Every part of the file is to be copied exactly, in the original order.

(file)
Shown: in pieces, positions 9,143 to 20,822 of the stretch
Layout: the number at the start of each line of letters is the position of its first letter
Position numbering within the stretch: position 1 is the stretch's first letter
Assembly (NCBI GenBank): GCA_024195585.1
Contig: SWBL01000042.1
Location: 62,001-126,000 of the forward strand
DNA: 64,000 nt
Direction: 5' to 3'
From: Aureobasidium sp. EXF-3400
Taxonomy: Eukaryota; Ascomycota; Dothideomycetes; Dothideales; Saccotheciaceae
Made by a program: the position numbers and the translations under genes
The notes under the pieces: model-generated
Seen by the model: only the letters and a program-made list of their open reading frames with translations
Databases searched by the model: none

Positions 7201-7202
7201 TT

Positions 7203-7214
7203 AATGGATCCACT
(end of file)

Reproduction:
Shown: in pieces, positions 9,143 to 20,822 of the stretch
Layout: the number at the start of each line of letters is the position of its first letter
Position numbering within the stretch: position 1 is the stretch's first letter
Assembly (NCBI GenBank): GCA_024195585.1
Contig: SWBL01000042.1
Location: 62,001-126,000 of the forward strand
DNA: 64,000 nt
Direction: 5' to 3'
From: Aureobasidium sp. EXF-3400
Taxonomy: Eukaryota; Ascomycota; Dothideomycetes; Dothideales; Saccotheciaceae
Made by a program: the position numbers and the translations under genes
The notes under the pieces: model-generated
Seen by the model: only the letters and a program-made list of their open reading frames with translations
Databases searched by the model: none

Positions 7201-7202
7201 TT

Positions 7203-7214
7203 AATGGATCCACT